Butte Creek, autumn leaves, Stricklin Park_2 (Medium)

Investing in Nature Makes Sen$e

We know that gray infrastructure is critical to economic development and prosperity, but don’t necessary think that natural ecosystems (“green” infrastructure) are equally important to that end. World Resources Institute released a report earlier this year called “Green vs. Gray Infrastructure: When Nature is Better than Concrete” that details the costs and benefits of green infrastructure as compared to gray, human-engineered solutions. It turns out that in many instances, investments in green infrastructure can be much less expensive than those in gray infrastructure, while providing additional benefits (Figure 1). Because comprehensive data has not been available on green infrastructure effectiveness, lifecycle costs, and discount rates to perform traditional cost-benefit analyses, WRI developed a method of comparing green to gray infrastructure in a manner that compares apples-to-apples. The approach is called the “Green-Gray Analysis” and has been applied in the Sebago Lake watershed in Maine.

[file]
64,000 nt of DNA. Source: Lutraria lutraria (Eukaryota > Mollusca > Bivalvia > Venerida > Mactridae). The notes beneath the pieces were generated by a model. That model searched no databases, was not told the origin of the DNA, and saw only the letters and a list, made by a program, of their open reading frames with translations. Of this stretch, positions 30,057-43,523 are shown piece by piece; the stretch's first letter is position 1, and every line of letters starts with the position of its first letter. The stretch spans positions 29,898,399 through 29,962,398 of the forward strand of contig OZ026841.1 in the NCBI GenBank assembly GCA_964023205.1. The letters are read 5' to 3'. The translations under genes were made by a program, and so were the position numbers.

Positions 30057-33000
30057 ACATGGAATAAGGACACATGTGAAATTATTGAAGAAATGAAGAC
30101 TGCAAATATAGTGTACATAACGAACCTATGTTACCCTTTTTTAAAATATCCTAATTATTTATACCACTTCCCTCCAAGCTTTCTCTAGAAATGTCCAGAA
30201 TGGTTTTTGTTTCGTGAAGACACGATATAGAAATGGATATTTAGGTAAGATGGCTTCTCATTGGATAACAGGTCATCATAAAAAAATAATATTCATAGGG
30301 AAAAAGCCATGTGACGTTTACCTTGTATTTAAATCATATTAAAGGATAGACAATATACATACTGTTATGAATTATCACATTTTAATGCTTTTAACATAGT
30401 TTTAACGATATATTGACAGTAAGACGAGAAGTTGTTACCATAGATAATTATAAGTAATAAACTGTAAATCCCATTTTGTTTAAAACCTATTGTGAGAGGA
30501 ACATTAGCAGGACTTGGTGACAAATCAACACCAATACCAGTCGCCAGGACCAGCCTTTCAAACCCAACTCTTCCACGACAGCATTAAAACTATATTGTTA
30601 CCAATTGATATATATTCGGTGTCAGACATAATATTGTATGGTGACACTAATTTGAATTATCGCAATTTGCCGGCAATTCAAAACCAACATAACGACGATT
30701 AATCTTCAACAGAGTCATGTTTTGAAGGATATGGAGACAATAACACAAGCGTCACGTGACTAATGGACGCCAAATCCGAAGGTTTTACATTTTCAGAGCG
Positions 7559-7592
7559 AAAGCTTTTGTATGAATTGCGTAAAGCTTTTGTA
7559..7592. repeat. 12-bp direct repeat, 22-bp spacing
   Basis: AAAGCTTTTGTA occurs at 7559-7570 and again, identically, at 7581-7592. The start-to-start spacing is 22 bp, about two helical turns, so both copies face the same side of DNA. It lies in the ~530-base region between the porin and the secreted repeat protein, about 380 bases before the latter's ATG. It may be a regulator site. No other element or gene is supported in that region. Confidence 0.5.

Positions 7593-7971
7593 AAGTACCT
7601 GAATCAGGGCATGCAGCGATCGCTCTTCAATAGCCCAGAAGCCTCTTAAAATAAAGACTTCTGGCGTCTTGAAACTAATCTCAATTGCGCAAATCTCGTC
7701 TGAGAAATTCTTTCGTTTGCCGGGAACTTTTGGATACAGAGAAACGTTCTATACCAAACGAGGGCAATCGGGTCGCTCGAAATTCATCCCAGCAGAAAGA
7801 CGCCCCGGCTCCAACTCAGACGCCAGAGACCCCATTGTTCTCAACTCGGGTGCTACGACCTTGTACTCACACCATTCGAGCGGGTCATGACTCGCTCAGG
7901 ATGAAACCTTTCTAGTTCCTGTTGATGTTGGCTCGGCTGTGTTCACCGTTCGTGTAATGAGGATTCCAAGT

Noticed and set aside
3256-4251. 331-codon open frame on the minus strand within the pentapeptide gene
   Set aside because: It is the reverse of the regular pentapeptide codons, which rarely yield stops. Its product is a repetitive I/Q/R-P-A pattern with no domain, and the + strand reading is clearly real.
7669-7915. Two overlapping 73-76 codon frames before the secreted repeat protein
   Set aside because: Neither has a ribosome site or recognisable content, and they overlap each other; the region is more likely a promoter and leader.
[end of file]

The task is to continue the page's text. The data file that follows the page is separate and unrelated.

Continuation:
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The lesson here is that instead of automatically defaulting to dikes and pipes to control flooding, we should look at restoring wetlands and riparian areas. Although green infrastructure won’t always be the most cost effective approach, we now have a way of objectively assessing the two options. As we struggle to find solutions for our own water quality problems in the Upper Granite Creek Watershed, we can draw from this methodology to identify opportunities to invest in nature.

Photo credit: Walt Anderson

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